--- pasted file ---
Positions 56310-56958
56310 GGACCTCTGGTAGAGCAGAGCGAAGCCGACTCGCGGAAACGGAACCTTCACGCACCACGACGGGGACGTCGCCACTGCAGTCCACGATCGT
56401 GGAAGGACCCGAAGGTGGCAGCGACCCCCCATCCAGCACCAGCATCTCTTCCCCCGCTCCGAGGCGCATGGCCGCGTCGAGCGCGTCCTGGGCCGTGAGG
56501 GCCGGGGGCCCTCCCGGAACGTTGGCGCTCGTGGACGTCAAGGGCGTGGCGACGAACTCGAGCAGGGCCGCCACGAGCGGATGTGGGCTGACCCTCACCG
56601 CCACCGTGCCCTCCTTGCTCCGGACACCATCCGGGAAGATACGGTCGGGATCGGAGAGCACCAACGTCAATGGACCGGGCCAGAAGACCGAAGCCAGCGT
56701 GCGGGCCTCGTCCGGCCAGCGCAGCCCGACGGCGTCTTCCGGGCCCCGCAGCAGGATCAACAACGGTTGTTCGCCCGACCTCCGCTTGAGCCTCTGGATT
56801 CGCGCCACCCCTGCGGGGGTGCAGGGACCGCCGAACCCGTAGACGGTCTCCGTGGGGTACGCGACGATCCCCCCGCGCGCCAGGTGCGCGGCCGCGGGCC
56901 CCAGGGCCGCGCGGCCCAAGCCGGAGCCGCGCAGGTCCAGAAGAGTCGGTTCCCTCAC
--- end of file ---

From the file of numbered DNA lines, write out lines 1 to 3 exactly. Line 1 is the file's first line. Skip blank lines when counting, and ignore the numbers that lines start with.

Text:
Positions 56310-56958
56310 GGACCTCTGGTAGAGCAGAGCGAAGCCGACTCGCGGAAACGGAACCTTCACGCACCACGACGGGGACGTCGCCACTGCAGTCCACGATCGT
56401 GGAAGGACCCGAAGGTGGCAGCGACCCCCCATCCAGCACCAGCATCTCTTCCCCCGCTCCGAGGCGCATGGCCGCGTCGAGCGCGTCCTGGGCCGTGAGG